top of page



There is a lot of wind around, sweeping the sand away in thick clouds so that with every gust you can hear it crunch under your teeth.
Curved shadows drag black sacks or push shopping trolleys full of indefinite junk.
It's getting cold, very cold, and the lights haven't been restored yet....

In Astoria (Queens), where I was staying for almost three weeks, nothing happened, apart from a few broken trees.
I was skeptical that anything serious had happened and actually thought that the scaremongering around Sandy's arrival was doped with American sensationalism.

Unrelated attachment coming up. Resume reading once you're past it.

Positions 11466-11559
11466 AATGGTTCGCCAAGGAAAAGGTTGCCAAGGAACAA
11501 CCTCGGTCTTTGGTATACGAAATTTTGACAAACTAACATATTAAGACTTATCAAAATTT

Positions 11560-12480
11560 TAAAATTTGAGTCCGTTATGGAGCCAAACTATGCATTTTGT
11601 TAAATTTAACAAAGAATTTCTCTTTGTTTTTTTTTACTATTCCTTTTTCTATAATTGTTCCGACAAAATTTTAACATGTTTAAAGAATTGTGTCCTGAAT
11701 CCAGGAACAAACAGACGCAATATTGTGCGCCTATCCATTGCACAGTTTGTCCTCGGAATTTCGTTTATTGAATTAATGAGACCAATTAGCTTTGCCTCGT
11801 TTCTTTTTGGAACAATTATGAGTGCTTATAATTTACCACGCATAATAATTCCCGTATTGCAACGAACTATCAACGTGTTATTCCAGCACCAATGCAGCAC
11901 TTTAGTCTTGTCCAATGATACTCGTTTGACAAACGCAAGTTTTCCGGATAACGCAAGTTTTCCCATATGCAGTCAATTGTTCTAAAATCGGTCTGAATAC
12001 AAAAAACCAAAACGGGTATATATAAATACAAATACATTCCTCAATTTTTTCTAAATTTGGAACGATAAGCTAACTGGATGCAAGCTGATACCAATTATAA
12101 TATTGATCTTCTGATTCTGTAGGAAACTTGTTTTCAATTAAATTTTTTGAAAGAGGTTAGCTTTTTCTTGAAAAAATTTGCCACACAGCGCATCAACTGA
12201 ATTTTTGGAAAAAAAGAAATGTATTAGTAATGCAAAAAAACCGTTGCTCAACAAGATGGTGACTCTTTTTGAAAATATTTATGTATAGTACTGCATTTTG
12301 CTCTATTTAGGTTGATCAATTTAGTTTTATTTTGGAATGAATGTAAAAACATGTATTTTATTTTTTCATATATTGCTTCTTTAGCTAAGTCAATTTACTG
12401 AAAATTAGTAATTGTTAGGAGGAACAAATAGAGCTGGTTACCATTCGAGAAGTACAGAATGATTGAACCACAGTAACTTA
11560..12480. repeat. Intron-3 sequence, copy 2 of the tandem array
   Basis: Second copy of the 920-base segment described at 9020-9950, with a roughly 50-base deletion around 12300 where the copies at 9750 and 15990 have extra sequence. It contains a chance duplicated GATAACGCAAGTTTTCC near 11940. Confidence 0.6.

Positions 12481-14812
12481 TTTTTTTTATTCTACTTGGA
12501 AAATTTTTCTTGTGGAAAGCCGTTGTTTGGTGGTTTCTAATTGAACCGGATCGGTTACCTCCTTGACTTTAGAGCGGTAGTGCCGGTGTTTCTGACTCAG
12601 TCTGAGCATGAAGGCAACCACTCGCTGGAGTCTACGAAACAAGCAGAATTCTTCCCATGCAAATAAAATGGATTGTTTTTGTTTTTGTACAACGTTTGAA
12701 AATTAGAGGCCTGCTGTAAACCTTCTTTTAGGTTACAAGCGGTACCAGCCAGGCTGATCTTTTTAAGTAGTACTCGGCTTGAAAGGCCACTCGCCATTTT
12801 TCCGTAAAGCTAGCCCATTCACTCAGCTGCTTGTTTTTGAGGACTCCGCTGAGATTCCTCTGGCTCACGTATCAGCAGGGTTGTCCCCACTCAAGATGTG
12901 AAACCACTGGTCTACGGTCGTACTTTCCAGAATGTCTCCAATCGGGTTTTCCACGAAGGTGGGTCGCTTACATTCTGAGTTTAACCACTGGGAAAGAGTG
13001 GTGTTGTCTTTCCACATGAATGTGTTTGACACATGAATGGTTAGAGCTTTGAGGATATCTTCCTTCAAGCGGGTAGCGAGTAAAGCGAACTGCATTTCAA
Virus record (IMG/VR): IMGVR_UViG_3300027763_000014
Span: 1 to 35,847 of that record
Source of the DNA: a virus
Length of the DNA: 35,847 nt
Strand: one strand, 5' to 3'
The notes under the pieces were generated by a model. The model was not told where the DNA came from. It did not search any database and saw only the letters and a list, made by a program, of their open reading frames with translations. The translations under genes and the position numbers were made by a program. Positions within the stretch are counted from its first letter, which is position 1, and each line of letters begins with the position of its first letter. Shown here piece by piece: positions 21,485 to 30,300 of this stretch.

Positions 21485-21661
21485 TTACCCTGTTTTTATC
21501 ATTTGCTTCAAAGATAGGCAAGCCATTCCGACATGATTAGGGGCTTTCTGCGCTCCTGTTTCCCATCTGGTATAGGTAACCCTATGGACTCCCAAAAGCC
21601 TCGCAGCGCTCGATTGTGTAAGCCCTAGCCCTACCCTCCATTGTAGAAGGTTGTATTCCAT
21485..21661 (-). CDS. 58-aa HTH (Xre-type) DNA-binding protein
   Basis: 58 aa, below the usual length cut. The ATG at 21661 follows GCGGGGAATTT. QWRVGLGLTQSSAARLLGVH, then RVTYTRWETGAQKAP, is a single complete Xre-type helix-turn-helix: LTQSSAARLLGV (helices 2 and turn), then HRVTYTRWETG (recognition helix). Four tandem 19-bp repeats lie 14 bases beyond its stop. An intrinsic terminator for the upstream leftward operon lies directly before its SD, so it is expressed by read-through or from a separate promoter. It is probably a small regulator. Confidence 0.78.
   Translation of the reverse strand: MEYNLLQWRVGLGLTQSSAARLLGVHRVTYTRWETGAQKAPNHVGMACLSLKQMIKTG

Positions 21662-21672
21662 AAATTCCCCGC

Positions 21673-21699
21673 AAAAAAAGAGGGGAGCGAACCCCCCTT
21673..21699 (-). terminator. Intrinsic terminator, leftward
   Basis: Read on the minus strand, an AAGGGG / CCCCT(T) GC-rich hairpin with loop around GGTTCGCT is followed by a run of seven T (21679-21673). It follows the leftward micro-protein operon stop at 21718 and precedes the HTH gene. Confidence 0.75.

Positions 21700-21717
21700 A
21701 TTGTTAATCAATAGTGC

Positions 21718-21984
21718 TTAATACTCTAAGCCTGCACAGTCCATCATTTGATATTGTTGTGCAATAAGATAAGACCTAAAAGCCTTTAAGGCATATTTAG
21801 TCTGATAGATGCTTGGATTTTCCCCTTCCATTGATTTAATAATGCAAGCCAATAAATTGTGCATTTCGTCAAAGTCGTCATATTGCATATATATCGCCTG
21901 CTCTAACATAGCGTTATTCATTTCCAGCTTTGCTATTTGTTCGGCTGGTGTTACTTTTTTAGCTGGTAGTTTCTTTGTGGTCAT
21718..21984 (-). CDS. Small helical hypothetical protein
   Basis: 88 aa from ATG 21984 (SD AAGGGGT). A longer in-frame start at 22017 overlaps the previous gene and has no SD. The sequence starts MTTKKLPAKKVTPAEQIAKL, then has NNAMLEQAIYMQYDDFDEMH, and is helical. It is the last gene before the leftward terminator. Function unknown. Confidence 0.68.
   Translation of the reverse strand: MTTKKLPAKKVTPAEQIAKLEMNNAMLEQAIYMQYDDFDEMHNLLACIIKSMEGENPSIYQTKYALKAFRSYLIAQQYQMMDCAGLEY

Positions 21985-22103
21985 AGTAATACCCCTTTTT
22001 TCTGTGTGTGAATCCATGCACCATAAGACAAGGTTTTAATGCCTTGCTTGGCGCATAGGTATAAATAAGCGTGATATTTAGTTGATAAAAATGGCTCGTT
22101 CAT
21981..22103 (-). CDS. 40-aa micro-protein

I was wrong.
Many lives have been extinguished, many changed and many uprooted forever.
There are many places on the east coast of the United States that bear the profound marks of this destruction, but since I was unable to move independently and given the consistent paralysis of transportation that New York had to adapt to for more than a week, I was only able to visit (partially) one of the main fronts on which the storm hit.    
From Rockaways, or what's left of a charming hamlet of New York, I had to fly to Detroit in order to start my travel along the so called "rust belt", once one of the most important construction lines, now mostly transformed into an open-air museum of industrial archaeology, where small towns populated by workers have become almost deserted, a fate that also befell Detroit in part.

bottom of page